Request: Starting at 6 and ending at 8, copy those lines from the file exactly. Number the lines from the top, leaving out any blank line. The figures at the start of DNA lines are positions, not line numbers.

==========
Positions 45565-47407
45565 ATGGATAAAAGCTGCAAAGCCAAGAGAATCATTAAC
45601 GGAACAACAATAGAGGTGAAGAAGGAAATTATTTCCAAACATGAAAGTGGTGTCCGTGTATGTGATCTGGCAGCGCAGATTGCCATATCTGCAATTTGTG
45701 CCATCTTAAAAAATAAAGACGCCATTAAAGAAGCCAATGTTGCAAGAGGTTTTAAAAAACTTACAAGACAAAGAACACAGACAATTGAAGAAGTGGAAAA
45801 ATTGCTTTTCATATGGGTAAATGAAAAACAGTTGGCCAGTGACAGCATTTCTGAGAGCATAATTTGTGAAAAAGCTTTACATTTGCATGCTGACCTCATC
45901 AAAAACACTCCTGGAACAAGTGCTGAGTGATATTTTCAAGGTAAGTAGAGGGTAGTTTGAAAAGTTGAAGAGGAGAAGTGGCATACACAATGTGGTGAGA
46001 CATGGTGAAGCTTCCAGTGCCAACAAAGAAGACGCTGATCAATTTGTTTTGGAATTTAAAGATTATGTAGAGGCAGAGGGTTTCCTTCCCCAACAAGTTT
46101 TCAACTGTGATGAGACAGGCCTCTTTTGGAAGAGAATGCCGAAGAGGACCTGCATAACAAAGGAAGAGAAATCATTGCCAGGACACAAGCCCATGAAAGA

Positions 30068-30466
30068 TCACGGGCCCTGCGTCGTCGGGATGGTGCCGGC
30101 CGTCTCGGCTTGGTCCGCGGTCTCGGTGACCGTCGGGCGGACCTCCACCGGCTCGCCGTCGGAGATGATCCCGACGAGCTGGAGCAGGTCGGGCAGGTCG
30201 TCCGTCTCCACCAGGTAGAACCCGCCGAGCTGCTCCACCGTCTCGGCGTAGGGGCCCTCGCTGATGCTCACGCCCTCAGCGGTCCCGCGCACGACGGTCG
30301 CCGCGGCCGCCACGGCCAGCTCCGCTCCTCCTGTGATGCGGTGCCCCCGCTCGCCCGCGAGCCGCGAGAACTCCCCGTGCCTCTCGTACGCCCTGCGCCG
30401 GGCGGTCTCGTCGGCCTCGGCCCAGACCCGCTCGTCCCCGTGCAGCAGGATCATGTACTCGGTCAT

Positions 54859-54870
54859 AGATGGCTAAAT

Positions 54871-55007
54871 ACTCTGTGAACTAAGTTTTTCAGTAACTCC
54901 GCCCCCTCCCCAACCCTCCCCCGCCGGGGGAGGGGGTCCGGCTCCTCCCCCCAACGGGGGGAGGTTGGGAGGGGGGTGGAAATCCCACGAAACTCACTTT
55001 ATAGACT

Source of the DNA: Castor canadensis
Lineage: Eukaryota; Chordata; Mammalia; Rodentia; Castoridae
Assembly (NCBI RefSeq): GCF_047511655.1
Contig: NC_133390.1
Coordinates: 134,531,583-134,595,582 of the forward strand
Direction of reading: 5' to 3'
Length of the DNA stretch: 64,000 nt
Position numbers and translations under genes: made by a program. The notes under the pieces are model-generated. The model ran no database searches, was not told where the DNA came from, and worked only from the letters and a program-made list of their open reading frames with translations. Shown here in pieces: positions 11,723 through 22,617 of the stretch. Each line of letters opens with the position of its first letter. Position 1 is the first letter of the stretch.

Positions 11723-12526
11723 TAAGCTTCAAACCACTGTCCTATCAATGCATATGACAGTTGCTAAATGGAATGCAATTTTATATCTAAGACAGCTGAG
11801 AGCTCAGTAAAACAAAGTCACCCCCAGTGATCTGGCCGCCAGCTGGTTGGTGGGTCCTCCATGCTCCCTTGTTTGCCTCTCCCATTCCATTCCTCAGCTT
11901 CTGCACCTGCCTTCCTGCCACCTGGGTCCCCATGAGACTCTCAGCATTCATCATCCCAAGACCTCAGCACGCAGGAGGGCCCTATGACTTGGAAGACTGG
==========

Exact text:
45901 AAAAACACTCCTGGAACAAGTGCTGAGTGATATTTTCAAGGTAAGTAGAGGGTAGTTTGAAAAGTTGAAGAGGAGAAGTGGCATACACAATGTGGTGAGA
46001 CATGGTGAAGCTTCCAGTGCCAACAAAGAAGACGCTGATCAATTTGTTTTGGAATTTAAAGATTATGTAGAGGCAGAGGGTTTCCTTCCCCAACAAGTTT
46101 TCAACTGTGATGAGACAGGCCTCTTTTGGAAGAGAATGCCGAAGAGGACCTGCATAACAAAGGAAGAGAAATCATTGCCAGGACACAAGCCCATGAAAGA